You’ve probably heard of the triple threat: a performer who’s adept at acting, singing, and dancing. It’s not unusual for actors to give plenty of thought to the first two (warming up their voice, selecting the perfect audition song and monologue) and less to the third.

But movement is an incredibly important part of theatre productions—and perhaps the most difficult to prepare for in an audition. Here are three tips for how to prepare for a dance audition.

Dance Audition Tips: #1 Dress appropriately

Think carefully about what you’ll wear and plan your wardrobe ahead of time. Your clothes should allow for freedom of movement (leave the jeans at home!), while also appearing at least somewhat professional and avoiding possible “wardrobe malfunctions.” Many auditions call for “loose-fitting” clothes, but you might consider wearing something more form fitting—leggings, biking shorts, a leotard, etc.—that will help show off what your body can do.

Make sure you’re wearing the appropriate shoes, as well. Jazz shoes are usually a safe option since they provide just enough traction to keep you from slipping while also allowing you to glide across the floor. But bring several different styles, if you have them. You may be asked to dance in different styles and being prepared will demonstrate how serious you are. You can sometimes find inexpensive shoes at thrift shops.

Don’t forget to tie up long hair to keep it out of your face—facial expressions are crucial to dancing! And if you wear make-up, keep it simple (and waterproof—you might work up a sweat).

Dance Audition Tips: #2 Maintain Your Body

Dance is a workout, and you should prepare your body accordingly:
● Stretch: Warm up your body, just as you would your voice. Running through some simple stretches or even yoga poses will help you be more limber and avoid injuries. Remember to stretch your whole body.
● Hydrate: Bring water with you to keep up your fluid intake. Drinking plenty of water the day before will help, too.
● Eat well: On audition day, skip the sugary drinks, dairy, and fried or otherwise fatty food. Choose lean protein (such as chicken) and carbohydrates (rice, etc.)
● Exercise regularly: Cardio will help build up your stamina, making it easier to run a set over and over again or sing while dancing. And core and leg exercises will help with your balance, flexibility, and technique. Just don’t work out too closely to your audition—you don’t want to be sore!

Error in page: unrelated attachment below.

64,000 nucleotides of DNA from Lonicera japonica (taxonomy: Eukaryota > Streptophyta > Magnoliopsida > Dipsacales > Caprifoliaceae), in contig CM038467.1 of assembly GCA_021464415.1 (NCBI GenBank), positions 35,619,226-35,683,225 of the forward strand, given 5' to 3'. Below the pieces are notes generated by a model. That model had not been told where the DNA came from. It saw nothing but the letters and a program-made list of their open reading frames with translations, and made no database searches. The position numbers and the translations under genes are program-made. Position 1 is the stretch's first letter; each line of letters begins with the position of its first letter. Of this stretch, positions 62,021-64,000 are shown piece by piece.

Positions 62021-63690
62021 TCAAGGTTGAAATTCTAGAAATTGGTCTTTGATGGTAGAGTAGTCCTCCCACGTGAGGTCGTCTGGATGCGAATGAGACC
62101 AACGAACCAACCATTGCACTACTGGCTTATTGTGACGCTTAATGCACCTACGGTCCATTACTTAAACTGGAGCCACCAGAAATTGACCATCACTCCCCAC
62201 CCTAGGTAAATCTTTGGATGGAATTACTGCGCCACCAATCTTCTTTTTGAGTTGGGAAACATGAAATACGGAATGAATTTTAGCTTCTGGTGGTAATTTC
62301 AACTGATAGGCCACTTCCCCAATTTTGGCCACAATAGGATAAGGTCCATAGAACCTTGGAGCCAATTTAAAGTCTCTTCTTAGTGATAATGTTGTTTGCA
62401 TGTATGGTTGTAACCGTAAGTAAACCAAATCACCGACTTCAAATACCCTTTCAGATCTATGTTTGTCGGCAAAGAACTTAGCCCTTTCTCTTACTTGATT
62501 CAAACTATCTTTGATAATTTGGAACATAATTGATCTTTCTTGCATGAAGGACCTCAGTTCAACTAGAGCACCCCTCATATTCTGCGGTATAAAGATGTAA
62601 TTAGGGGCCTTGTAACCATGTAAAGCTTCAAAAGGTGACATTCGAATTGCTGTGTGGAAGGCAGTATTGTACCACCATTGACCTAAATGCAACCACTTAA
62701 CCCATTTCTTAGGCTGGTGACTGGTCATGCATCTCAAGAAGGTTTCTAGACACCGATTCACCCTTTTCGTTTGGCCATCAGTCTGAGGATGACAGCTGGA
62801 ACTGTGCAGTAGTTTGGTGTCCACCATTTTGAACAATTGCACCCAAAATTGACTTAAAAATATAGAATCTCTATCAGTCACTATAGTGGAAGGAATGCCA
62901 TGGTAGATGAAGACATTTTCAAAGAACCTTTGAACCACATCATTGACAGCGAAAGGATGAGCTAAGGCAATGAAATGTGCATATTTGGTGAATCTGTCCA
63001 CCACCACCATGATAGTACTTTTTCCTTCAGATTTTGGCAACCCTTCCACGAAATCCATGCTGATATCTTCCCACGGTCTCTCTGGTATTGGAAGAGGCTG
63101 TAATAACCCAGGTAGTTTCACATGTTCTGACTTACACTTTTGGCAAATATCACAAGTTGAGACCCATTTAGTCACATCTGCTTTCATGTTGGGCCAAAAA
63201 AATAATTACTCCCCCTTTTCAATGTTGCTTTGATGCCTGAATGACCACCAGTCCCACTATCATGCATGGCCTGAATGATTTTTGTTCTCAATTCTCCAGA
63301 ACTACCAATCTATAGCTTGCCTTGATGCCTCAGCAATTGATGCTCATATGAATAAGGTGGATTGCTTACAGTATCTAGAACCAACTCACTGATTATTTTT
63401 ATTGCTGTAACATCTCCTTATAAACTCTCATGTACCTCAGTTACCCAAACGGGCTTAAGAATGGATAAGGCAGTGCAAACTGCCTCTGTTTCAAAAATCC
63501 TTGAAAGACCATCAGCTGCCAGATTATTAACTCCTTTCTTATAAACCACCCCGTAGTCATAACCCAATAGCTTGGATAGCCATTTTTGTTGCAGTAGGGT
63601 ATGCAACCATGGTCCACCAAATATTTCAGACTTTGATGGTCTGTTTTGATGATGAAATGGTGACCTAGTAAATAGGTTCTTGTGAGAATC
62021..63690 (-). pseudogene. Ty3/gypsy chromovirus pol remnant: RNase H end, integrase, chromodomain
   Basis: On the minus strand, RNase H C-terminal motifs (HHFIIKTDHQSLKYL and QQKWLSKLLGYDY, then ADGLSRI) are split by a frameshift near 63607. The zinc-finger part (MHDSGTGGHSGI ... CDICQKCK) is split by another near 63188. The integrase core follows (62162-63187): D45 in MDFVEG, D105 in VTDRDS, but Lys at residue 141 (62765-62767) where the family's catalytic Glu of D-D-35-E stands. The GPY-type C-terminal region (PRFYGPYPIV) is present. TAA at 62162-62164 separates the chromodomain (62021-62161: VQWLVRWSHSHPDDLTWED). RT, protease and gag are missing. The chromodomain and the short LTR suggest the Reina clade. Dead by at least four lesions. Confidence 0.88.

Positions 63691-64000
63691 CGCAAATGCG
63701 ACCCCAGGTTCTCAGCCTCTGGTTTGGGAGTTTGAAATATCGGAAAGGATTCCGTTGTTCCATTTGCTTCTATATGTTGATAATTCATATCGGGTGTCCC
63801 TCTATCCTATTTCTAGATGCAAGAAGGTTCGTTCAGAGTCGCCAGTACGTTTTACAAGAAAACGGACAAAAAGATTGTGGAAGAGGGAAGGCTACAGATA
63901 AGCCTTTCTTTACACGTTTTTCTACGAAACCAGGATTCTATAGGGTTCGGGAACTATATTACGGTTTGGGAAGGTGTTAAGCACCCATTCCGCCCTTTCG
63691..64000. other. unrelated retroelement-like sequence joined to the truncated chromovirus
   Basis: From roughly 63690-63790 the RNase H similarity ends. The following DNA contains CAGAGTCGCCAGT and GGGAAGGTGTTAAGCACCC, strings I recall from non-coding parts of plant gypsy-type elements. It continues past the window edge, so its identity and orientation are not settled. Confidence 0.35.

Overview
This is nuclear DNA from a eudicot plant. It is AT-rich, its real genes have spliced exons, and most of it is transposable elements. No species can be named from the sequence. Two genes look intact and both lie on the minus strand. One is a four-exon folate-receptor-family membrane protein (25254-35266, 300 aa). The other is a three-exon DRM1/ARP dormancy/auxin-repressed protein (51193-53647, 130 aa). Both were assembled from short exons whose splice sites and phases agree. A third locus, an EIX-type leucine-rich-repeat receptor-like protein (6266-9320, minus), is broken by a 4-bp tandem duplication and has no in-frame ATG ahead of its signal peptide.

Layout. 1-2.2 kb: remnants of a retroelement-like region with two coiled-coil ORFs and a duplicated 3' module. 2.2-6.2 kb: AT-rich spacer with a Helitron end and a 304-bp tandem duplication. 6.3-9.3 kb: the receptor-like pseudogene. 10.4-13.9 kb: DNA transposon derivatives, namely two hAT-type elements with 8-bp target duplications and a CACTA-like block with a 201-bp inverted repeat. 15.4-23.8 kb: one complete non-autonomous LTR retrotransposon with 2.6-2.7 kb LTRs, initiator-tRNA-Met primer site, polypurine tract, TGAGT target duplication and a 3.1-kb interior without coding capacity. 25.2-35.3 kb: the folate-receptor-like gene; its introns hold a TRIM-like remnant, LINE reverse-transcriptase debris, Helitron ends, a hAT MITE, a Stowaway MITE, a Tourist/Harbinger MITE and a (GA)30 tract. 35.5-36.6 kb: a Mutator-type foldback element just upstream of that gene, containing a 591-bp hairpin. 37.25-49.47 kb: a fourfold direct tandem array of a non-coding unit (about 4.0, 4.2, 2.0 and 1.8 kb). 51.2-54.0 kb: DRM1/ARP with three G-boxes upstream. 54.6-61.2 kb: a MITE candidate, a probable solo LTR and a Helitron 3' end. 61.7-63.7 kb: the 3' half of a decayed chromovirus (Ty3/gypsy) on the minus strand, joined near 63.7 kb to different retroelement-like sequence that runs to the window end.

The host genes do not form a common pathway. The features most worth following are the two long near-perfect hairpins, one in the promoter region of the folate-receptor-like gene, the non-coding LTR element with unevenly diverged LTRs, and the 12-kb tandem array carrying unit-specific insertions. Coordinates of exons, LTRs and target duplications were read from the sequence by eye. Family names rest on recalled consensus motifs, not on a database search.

● Sleep well: The night before your audition is a great time for no plans and plenty of relaxation. In addition to giving your muscles adequate rest, a good night’s sleep will also help recharge your mind, making you better able to remember the many moves and combos you’ll be taught for the audition. Both your brain and your body will thank you!

Dance Audition Tips: #3 Do your homework

Learn as much as you can about the show you’re auditioning for. Dance auditions often implement choreography that will later be used in the production and set to the show’s music. Studying the show ahead of time will put you in the best position to know what to do, and maybe even what cues to listen for in the music.

dancers in white dressesConsider researching these points: What genre is the show’s music? What style(s) of dance have choreographers applied to the show in the past? After all, the music and dance styles for a more traditional show like Carousel are going to differ greatly from a more modern one like In the Heights. See if you can find recorded performances online or through your local library.

You can also practice some basic dance moves (especially jazz steps), and online tutorials will help you expand your base of knowledge. You might even consider taking a dance class online or through a local recreational center or dance studio. Study technique as well as steps—for example, pointing your toes and employing facial expressions to enhance your performance.

Finally, as always, stick to basic audition etiquette: Arrive early, smile, be polite, and remember that your audition begins the moment you walk in the door. Directors aren’t just looking for talented dancers—they’re also looking for people who can learn and will be easy and pleasant to work with. Have fun and break a leg! (Metaphorically, of course.) 

Andrew Koch is a writer and editor from Cincinnati. His most significant dance accomplishment was completing the “Shipoopi” in a production of The Music Man.

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